Themes: The founders and inspiring spirits of the TGP
David Alfaro Siqueiros was born in Chihuahua, Mexico. His maternal grandfather was a politician and a poet who fought with the Juarez army against the Hapsburg’s Imperial Rule. Siqueiros initiated his art studies at the San Carlos Academy. In 1913 he abandoned his studies which were interrupted by the revolt of Victoriano Huerta against President Madero, and became a journalist working at the newspaper “La Vanguardia”. He joined the Constitutionalist Army, participating in many battles. Siqueiros became staff to General Diegues who was the Commander of West Forces of the Mexican Army.
After the revolution he was sent to Europe to continue his art studies by express instructions from the first Head Revolutionary , Venustiano Carranza.
Siqueiros visited Spain, France, Belgium and Italy. There he became a friend of Diego Rivera. While in Barcelona, Spain, he was published in the magazine Vida Americana in 1921. It was in a revolutionary art article where he presented his “Three orientation calls to the new generation of Artist Painters and Sculptors of America”. This theory became very important to the development of the monumental Mexican Art and was a a novel approach to the arts in the post-Dadaism, movement developed between Cubism (1914) and the advent of Surrealism in (1915).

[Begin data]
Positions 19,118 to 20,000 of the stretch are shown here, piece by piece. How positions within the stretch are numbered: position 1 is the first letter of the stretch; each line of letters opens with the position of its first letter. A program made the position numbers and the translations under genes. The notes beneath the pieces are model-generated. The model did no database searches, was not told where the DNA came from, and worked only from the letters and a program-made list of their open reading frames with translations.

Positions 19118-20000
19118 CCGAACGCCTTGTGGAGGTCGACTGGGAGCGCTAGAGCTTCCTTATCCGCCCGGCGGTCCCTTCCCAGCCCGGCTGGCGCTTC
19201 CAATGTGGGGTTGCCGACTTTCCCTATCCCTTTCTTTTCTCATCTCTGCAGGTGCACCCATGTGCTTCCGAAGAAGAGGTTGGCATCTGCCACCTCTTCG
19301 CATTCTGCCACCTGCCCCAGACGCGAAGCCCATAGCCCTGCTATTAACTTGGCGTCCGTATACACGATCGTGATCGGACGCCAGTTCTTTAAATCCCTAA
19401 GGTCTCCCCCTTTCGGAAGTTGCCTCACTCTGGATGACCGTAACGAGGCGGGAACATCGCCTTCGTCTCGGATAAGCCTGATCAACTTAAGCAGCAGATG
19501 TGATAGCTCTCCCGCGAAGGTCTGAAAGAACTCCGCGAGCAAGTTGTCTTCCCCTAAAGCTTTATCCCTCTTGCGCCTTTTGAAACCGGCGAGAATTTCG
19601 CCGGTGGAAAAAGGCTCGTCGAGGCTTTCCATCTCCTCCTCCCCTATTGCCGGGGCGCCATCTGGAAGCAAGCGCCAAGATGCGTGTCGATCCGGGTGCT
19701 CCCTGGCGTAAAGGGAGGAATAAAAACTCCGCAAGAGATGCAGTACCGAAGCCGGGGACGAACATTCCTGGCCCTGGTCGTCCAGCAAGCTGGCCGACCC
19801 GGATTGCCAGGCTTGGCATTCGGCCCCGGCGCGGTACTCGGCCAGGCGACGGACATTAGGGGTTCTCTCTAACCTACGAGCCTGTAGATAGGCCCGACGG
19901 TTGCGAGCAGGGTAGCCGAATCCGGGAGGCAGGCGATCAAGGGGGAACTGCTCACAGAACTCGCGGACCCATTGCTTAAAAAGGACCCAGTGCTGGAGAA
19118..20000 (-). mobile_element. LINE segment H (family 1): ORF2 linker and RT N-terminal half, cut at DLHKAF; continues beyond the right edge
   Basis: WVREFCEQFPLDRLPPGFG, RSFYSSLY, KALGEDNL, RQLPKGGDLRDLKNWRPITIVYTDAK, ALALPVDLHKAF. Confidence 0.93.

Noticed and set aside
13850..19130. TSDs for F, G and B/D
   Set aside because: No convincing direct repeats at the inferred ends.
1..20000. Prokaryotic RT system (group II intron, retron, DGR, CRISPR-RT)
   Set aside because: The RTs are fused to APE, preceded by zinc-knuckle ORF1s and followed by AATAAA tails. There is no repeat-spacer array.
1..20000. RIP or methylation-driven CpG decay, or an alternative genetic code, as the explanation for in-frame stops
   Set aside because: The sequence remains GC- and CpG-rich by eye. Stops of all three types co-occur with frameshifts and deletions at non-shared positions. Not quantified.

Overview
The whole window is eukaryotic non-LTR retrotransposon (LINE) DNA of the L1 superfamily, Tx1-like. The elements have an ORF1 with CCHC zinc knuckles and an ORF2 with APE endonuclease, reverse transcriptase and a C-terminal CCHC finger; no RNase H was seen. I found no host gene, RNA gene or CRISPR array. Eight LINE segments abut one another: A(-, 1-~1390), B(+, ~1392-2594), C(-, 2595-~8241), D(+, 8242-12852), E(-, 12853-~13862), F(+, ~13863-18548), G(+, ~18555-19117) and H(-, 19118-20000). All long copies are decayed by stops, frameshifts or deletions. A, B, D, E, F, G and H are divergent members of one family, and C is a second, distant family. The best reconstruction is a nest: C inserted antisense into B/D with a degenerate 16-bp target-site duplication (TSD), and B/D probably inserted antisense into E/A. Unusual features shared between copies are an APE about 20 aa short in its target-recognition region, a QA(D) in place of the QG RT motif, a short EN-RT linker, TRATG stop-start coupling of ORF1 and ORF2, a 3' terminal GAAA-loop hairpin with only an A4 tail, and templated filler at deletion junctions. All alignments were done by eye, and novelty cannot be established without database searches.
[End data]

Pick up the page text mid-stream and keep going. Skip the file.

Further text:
Siqueiros returned to Mexico together with other Mexican artists studying in Europe, such as Orozco, Rivera, Leal, Revueltas. He founded a Union called “Syndicate of Revolutionary Painters Sculptors and Printers of Mexico”. Together with Rivera he founded a newspaper “El Machete”, which found great acceptance in Mexico resulting in massive publications. In 1932, he traveled to the USA and studied art at Chouinard School. From that moment Siqueiros initiated a career that ends only with his death.
In 1936 he found a Workshop he called “Siqueiros’ Experimental Environments for the Plastic Materials”. There, Jackson Pollock would research plastics and be given his initiation of the “Abstract Expressionism” or “Action Painting”.
Siqueiros did not joint the TGP, however, his more important lithograph productions were printed at TGP. It is unmistake, that the orgins of printing of modern Mexican art goes hand in hand, directly or indirectly with the Taller de Grafica Popular.